(pp. 134-165)

    Because of the overwhelming urge today to denounce nationalism as a disease or a dead end of history, I have attempted to present nationalism as a positive force in the recent modernization of societies. Despite its potential to destabilize social life, nationalism has had a productive role to play in the past two centuries. In this chapter I turn to the so-called political nations, which are hailed by a number of political and social theorists as examples of nonethnic forms of political association. I argue that the concept of the political nation is conceivable only in an imaginary sense, for...

  10. Chapter Six THE END OF IDENTITIES?
    (pp. 166-196)

    That cultural matters have figured prominently in endeavors to build nation-states is beyond dispute. What remains to be seen is whether national culture will continue to be prominent in the new millennium. What will its future be in an era when the authority of a nation-state is undermined externally by global forces and challenged internally by demands for greater autonomy? This is one of the most burning questions facing the nation today. Will national culture, a modern phenomenon, deteriorate along with the edifice of the nation-state? Is ethnicity itself going to be transformed under conditions of postmodern and postindustrial society...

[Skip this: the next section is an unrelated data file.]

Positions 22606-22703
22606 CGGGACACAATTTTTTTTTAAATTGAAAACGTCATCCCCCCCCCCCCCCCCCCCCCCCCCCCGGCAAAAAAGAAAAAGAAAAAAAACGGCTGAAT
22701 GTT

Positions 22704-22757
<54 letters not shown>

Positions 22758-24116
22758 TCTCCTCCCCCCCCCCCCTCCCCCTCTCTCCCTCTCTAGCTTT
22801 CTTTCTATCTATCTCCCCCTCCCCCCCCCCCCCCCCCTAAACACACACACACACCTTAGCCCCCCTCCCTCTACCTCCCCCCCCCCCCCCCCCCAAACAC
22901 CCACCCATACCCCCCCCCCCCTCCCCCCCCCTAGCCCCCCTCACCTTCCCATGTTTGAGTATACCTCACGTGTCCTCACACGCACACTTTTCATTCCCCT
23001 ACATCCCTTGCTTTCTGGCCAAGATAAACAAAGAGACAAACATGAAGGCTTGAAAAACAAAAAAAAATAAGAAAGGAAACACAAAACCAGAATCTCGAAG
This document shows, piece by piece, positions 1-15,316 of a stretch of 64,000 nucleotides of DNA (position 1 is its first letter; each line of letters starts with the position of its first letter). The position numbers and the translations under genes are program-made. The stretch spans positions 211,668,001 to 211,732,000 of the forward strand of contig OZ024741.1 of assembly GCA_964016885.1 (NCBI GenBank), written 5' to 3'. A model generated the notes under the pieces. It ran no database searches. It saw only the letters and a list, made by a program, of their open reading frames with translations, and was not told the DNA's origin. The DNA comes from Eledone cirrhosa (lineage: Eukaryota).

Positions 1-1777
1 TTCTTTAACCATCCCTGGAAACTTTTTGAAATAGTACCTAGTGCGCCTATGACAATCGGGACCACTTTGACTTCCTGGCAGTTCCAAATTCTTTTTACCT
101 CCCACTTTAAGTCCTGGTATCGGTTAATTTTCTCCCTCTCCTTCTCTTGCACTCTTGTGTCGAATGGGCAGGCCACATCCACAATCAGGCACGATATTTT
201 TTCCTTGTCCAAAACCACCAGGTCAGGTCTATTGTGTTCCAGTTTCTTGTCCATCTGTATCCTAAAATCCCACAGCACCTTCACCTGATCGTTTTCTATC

11. Chapter Seven FEDERAL UNIONS
    (pp. 197-224)

    Any defense of the nation has to acknowledge nationalism’s two-sided nature, that it can inspire the best and worst of humanity and bring about freedom and endless ethnic conflict. In certain times and places it can propel groups to attain autonomy, democracy, and justice just as in other instances it can incite in them xenophobic hatred of others and brutish violence. Tom Nairn rightly characterized nationalism as “morally, politically, humanly ambiguous” (1977: 48). The twentieth century has provided much evidence of this ambiguity, having borne witness to the loftiest and basest manifestations of nationalism—struggles against imperialism and oppression but...

    (pp. 225-258)
  13. INDEX
    (pp. 259-261)